Effect of surface modification on protein retention and cell proliferation under strain
When culturing cells on flexible surfaces, it is important to consider extracellular matrix treatments that will remain on the surface under mechanical strain. Here we investigate differences in laminin deposited on oxidized polydimethylsiloxane (PDMS) with plasma treatment (plasma-only) vs. plasma and aminopropyltrimethoxysilane treatment (silane-linked). We use specular X-ray reflectivity (SXR), transmission electron microscopy (TEM), and immunofluorescence to probe the quantity and uniformity of laminin. The surface coverage of laminin is approximately 45% for the plasma-only and 50% for the silane-linked treatment as determined by SXR. TEM and immunofluorescence reveal additional islands of laminin aggregates on the plasma-only PDMS compared with the relatively smooth and uniform silane-linked laminin surface. We also examine laminin retention under strain and vascular smooth muscle cell viability and proliferation under static and strain conditions. Equibiaxial stretching of the PDMS surfaces shows greatly improved retention of the silane-linked laminin over plasma-only. There are significantly more cells on the silane-linked surface after 4 days of equibiaxial strain.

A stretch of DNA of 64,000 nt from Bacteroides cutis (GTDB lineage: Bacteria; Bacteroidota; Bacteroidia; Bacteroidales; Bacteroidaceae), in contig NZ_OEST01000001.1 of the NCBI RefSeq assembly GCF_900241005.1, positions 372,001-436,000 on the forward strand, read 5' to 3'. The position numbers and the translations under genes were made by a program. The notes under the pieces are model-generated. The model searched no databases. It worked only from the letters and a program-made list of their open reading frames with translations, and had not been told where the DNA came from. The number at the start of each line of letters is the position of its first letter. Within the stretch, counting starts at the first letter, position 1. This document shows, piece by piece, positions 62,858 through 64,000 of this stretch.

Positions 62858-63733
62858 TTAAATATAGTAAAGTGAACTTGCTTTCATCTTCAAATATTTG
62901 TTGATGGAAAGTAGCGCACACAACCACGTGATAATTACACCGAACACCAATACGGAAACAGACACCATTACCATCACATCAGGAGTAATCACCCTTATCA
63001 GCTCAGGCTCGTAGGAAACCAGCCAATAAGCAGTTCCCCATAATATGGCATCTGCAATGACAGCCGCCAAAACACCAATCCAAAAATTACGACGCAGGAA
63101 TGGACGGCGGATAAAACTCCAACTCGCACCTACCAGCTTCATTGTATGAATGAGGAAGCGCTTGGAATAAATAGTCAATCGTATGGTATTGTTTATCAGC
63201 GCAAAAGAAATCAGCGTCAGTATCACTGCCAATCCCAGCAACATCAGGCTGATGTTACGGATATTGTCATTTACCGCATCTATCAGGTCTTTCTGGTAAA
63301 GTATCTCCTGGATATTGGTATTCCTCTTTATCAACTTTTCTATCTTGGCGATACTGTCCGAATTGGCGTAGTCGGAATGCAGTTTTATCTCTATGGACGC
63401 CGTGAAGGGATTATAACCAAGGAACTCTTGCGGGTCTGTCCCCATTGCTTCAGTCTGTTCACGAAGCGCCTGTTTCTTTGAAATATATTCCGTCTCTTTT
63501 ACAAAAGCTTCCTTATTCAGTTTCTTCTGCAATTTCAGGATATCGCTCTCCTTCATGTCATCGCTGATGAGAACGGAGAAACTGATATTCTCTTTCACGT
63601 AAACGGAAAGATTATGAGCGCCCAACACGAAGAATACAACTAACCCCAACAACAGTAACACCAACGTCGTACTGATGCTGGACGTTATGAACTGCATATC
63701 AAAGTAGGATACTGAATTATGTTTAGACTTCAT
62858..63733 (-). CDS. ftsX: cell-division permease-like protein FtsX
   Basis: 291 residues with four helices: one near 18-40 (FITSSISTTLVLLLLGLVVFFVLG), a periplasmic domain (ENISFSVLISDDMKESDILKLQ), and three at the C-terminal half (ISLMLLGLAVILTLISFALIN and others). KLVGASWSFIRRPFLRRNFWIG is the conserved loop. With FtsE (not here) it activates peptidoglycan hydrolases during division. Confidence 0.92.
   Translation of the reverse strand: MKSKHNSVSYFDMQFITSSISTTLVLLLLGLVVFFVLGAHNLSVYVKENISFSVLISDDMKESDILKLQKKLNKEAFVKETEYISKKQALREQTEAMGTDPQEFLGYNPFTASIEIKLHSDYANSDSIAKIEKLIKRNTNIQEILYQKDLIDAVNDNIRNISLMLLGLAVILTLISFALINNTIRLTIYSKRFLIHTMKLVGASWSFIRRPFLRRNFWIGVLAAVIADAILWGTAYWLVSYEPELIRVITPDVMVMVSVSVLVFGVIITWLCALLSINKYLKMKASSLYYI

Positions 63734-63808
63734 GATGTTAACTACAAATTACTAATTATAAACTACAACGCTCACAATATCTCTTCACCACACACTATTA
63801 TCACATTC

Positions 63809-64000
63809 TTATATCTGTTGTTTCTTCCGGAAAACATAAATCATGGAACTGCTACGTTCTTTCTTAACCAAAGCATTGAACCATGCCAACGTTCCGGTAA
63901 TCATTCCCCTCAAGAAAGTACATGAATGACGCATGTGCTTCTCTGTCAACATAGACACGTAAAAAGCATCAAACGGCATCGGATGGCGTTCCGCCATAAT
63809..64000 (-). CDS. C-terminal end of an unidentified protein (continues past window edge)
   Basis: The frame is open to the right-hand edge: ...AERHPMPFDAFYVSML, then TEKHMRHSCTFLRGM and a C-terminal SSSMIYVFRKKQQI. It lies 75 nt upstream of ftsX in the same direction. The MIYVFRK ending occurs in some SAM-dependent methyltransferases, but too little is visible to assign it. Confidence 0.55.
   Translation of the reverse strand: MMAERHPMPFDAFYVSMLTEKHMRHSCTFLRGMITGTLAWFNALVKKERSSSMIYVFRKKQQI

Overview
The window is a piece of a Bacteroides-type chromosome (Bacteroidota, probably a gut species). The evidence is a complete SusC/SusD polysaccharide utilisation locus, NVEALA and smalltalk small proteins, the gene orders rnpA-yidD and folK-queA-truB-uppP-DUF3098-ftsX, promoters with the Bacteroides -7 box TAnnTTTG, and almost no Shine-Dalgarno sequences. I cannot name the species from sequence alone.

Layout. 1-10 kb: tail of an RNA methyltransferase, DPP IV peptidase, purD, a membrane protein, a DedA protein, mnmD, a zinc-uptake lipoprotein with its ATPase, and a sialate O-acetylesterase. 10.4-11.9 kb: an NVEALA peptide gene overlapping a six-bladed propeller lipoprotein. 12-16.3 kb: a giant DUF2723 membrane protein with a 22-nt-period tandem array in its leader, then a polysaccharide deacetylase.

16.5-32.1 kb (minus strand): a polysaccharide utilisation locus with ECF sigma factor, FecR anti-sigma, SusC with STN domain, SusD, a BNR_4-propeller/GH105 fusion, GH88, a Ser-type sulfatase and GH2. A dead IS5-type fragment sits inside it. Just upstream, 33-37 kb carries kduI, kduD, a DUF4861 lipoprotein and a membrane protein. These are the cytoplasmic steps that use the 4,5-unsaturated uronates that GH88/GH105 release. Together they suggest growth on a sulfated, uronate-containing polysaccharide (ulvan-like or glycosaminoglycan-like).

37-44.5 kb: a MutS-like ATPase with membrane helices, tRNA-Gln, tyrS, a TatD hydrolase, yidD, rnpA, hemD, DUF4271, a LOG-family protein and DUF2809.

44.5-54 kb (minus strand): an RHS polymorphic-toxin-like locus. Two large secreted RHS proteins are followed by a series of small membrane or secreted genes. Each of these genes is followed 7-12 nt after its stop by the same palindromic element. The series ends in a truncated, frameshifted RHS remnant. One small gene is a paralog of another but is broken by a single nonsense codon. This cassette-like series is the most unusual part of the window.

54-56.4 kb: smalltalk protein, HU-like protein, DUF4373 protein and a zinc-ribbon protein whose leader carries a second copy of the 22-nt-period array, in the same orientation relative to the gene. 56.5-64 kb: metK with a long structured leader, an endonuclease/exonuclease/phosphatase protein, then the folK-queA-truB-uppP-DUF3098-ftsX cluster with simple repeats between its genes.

Journal: Acta Biomaterialia - Volume 7, Issue 7, July 2011, Pages 2902–2909